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Wireless instant messaging

Considering the huge popularity of SMS, wireless instant messaging (with added essential characteristics that give users an opportunity to manage the "message overload)," certainly looks promising.
Written by Puneet Gupta, Contributor
As users are exposed to an increasing variety of mobile communication forms--mobile e-mail, voicemail, SMS, and, of course, voice--managing one's availability, or presence, becomes important.

Wireless Instant Messaging, the wireless cousin of the hugely popular online instant messaging services, such as those offered by AOL, MSN, or Yahoo!, provides presence management features and real-time wireless text messaging. Apart from presence management features, WIM also offers real-time text messages, which is different from the store and forward nature of messaging in SMS.

Mobile messaging services, including WIM, are expected to become increasingly popular with businesses. In fact, according to estimates from Ovum, a technology analyst and consulting company, by the end of 2006, more than 40 percent of operator revenues from enterprise wireless applications will come from messaging services.

WIM is not text messaging

With WIM service, users can specify different user groups and the members of that group will always be aware of another member's availability. Individuals can also specify their availability at a particular time and their preferred mode of communication, such as SMS, e-mail, or a voice call. A user's availability status can also indicate whether the user is not at all reachable or is only temporarily unavailable (e.g., busy in a meeting or gone for lunch). WIM service can be accessed with either a wireless PDA or a WAP equipped mobile phone.

WIM is a functional evolution of SMS, adding features like real-time messaging and presence management to the current store and forward nature of SMS. Services like Multimedia Messaging Service (MMS), on the other hand, are a totally different kind of evolution aimed at making the messages richer in composition (audio, video, images etc.) while maintaining the basic store and forward nature of SMS.

"Always on" is the key

Mobile networks, such as GPRS, UMTS, and CDMA 1X with wireless packet-data capability, are crucial to the success and usability of WIM. These networks provide "always on" packet-data capability, meaning that the user is always connected and individual connections are not required to be set up every time data needs to be transferred. Since instant messaging applications exchange data in small bursts, packet data technologies are ideal for such applications.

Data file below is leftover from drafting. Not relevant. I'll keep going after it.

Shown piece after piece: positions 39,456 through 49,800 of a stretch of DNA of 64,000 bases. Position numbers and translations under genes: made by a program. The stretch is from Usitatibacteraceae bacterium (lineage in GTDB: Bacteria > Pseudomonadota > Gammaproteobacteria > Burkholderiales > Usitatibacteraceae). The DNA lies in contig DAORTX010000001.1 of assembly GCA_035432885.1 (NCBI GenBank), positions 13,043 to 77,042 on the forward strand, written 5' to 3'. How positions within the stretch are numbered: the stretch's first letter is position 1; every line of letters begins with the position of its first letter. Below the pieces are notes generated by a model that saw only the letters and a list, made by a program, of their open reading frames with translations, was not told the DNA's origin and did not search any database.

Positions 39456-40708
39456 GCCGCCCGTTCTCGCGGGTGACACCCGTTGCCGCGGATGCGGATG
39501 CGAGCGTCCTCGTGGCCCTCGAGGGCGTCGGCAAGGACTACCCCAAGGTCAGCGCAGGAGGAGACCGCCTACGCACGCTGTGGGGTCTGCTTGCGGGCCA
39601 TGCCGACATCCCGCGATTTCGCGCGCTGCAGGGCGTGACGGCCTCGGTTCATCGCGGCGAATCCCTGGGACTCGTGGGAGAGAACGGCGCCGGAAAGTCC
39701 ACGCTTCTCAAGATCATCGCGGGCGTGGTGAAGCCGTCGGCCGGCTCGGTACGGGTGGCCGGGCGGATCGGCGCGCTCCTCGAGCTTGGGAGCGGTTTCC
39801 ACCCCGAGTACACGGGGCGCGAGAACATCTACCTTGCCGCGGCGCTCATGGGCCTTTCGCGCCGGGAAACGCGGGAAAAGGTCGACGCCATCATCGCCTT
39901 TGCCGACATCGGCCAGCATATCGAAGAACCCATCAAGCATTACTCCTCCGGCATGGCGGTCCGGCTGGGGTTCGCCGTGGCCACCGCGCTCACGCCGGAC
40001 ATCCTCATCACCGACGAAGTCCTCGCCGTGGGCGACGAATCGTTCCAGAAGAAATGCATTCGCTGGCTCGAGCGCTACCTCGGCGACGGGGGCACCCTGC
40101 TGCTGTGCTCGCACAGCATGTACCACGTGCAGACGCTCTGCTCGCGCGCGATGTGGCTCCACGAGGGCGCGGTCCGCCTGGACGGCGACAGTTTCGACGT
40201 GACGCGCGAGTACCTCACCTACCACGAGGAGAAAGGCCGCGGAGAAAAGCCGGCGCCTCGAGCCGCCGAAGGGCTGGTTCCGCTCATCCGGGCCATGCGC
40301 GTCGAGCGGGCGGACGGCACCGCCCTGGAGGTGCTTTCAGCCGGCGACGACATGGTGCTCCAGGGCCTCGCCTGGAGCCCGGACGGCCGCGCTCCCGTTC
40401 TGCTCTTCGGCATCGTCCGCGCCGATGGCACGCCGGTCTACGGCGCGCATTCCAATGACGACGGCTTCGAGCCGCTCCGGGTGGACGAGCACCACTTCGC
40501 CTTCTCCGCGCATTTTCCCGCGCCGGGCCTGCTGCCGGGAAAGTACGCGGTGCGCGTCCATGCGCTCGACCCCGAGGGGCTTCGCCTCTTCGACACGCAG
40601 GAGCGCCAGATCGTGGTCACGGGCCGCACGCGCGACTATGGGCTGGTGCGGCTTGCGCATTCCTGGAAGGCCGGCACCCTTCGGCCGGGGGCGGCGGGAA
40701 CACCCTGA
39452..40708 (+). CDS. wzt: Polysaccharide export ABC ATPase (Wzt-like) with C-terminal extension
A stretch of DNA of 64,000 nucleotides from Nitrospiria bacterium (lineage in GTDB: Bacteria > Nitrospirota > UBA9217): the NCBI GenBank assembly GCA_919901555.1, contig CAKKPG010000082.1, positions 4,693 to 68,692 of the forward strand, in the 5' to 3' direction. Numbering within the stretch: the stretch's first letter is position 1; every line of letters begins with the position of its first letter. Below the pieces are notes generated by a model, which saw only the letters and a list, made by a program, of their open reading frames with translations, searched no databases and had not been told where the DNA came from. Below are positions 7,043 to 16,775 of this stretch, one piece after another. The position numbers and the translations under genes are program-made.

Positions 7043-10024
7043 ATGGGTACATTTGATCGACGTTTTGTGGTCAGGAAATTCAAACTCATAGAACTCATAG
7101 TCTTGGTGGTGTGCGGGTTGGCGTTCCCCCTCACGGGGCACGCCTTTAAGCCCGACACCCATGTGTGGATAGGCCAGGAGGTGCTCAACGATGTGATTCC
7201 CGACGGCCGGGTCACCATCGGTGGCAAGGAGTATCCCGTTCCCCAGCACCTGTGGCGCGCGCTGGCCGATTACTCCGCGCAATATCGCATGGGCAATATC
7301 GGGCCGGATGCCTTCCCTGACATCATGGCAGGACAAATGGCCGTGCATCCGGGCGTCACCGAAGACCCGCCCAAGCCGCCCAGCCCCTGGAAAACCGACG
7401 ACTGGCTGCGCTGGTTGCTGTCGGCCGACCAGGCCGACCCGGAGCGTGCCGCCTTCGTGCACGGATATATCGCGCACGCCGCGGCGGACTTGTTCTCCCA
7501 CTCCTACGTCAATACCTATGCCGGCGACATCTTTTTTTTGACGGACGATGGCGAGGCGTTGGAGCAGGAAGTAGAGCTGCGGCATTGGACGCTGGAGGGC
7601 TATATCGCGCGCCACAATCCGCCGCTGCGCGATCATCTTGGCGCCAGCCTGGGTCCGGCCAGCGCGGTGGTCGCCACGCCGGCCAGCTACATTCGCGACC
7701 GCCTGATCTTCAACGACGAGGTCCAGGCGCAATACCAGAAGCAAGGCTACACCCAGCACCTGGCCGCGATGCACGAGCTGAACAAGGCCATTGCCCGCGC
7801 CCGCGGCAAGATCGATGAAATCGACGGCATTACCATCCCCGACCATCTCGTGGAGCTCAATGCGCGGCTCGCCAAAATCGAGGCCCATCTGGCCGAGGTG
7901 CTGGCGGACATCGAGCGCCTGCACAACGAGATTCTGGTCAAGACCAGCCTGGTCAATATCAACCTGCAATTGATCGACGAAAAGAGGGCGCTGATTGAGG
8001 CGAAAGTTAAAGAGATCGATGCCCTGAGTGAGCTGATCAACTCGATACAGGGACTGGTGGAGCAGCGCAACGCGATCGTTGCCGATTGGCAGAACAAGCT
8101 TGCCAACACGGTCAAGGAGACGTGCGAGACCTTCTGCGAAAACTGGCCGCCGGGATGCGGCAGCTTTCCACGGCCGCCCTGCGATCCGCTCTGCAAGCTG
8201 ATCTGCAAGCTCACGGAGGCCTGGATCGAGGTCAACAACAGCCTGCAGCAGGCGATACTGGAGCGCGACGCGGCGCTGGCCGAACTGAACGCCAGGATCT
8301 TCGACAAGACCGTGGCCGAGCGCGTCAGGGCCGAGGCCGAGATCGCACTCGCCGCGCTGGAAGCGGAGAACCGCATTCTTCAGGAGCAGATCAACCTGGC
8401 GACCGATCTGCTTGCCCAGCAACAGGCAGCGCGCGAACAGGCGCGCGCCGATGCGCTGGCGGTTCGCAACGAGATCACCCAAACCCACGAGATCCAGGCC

What's in it for enterprises?

WIM, combined with unified messaging infrastructure plus other optional add-ons like location identification, can be a powerful communication tool indeed. The user's availability, indicated by WIM, can control the flow of e-mail, text messages, and voice calls. For example, if a user is in a meeting, he or she may indicate a preference for text messages or e-mail, rather than a voice call. Location information, if available, can make the WIM presence feature even more specific.

WIM presents several advantages to an enterprise, including productivity enhancements by virtue of WIM's presence features, collaborative working (e.g., white boarding features for a remote meeting), instant consultancy, and other potential applications like file sharing.

Customer service and sales support is another WIM application area for enterprises. As an example, IBM offers a "Sametime Everyplace" product. This solution features added security and allows audio and video messages to be exchanged in addition to voice, e-mail, and text messages. If you're considering WIM for your organization, I strongly recommend that you go through IBM's "Sametime Everyplace" product information to get a better feel for enterprise IM.

Future of WIM

Interoperability and standardization are crucial if WIM is going to be widely adopted. The Instant Messaging industry is already involved in many standardization activities that will also have direct bearing on the success of WIM. Further, Nokia, Motorola, and Ericcson have formed a consortium called Wireless Village to develop and promote standards specifically for wireless instant messaging across GSM and CDMA mobile networks, two of the most popular cellular technologies today.

WIM services are slowly beginning to appear around the globe. Sprint PCS wireless Internet services now include a wireless version of AOL Instant Messenger. UK-based mobile operator mm02 has teamed up with Openwave to provide Genie (mm02's wireless Internet portal) subscribers wireless access to MSN's instant messaging. Later, this feature will be extended to AOL and Yahoo's instant messenger systems, as well.

So, what's WIM's future like? Considering the huge popularity of SMS, I would say that a similar service, with some added essential characteristics that give users an opportunity to manage the "message overload," certainly looks promising.

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